Have you ever wondered how Udon Noodles are made. Toshi Komatsu provided a wonderful demonstration at Sandra Frain’s educational program. It was great fun – in particular that all the parents and children were able to help flatten the dough using their feet!
Toshi had prepared the udon noodle dough from a kilo of wholemeal flour, water and salt. He kneaded it into a round ball and then the fun began.
Toshi took a large sheet of plastic between which the dough was placed. In Japan a large bamboo mat is used, which is the traditional way to prepare the dough for the noodles.
Toshi turned the dough over and put it beneath the sheets of plastic after each set of parents and children had walked a full circle on the dough. The parents and children all took turns until the dough was about 40 centimetres in diameter.
Toshi then took a long piece of doweling, approx 2cm diameter to finish flattening the dough.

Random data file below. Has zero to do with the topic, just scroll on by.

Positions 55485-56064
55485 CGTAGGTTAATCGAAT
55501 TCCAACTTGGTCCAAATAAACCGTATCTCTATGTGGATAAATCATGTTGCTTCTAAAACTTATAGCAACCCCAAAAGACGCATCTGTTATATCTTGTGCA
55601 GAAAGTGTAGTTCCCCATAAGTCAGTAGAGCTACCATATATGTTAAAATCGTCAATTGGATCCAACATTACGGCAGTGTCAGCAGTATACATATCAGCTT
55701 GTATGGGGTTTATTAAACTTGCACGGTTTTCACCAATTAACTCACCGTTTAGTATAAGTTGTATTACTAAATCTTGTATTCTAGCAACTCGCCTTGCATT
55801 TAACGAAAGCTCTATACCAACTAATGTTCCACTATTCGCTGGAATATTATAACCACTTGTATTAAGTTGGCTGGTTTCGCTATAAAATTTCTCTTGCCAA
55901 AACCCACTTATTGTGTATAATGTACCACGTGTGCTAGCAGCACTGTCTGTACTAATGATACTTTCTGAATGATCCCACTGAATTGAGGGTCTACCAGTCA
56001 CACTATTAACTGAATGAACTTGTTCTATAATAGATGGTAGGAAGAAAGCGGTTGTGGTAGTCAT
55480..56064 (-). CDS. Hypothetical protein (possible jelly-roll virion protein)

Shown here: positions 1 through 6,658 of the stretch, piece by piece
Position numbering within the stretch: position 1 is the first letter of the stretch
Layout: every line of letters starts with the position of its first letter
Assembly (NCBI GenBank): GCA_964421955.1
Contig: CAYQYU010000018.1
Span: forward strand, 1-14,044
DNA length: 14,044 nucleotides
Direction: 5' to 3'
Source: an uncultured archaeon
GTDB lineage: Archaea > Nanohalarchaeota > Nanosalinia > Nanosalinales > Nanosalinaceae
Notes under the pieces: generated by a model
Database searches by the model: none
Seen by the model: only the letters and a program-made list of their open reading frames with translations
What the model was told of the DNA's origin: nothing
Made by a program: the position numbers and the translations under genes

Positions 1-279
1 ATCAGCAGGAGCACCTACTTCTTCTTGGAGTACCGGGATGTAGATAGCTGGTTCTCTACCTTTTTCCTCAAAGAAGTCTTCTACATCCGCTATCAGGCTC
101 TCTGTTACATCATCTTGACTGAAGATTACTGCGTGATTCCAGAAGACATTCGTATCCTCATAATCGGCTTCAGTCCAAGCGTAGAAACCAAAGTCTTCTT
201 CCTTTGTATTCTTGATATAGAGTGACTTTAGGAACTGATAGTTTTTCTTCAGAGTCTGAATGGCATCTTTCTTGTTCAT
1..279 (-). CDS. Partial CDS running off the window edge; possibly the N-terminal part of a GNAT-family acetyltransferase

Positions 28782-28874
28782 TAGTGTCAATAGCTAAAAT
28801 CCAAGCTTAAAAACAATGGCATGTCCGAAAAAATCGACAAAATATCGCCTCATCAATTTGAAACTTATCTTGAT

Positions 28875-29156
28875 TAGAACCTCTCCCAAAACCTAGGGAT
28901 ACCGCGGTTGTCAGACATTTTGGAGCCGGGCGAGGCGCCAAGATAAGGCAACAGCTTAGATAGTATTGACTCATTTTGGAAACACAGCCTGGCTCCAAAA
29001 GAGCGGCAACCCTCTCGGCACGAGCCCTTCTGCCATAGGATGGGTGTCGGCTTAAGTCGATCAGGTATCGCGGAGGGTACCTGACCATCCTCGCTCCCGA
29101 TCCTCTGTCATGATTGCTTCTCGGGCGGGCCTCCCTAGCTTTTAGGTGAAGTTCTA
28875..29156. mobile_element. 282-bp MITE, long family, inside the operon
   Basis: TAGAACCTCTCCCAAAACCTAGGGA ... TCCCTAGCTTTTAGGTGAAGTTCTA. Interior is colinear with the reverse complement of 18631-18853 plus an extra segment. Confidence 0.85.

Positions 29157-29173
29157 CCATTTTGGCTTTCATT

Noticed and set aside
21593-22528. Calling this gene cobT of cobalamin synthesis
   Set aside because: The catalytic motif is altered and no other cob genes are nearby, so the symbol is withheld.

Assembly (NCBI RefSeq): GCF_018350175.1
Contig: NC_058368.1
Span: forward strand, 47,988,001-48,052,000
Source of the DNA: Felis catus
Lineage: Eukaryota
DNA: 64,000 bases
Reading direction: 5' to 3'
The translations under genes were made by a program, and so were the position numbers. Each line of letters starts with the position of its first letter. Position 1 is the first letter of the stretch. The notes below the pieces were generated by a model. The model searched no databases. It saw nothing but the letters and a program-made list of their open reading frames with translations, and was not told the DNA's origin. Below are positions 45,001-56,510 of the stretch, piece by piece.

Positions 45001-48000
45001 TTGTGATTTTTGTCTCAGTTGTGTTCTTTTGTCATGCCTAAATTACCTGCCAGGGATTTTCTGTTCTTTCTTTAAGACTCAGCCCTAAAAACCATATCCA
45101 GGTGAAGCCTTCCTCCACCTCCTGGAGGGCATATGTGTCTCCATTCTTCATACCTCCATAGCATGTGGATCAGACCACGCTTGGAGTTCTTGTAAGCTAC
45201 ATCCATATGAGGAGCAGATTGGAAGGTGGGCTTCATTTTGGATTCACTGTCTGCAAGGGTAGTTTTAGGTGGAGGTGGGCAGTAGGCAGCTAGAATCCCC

The dough was then folded on itself as shown in the picture below. A large flat kitchen chopping knife provided the ideal instrument to slice the dough into thin strips, which were then laid out on the table.
When all the dough had been cut it was put in boiling water. The noodles take between 5 and 15 minutes to cook, depending on the thickness of the noodles.
Toshi and Sandra served the noodles with a mixture of mirin and soy sauce and a few sesame seeds. Delicious! A great experience!
Toshi is a kindergarten teacher at the St Kilda Steiner Kindergarten in Melbourne. Sandra Frain runs Living, Loving, Learning (and Laughing too) Educational Programs for all Ages in Mullumbimby, NSW.
Thank you Toshi and Sandra!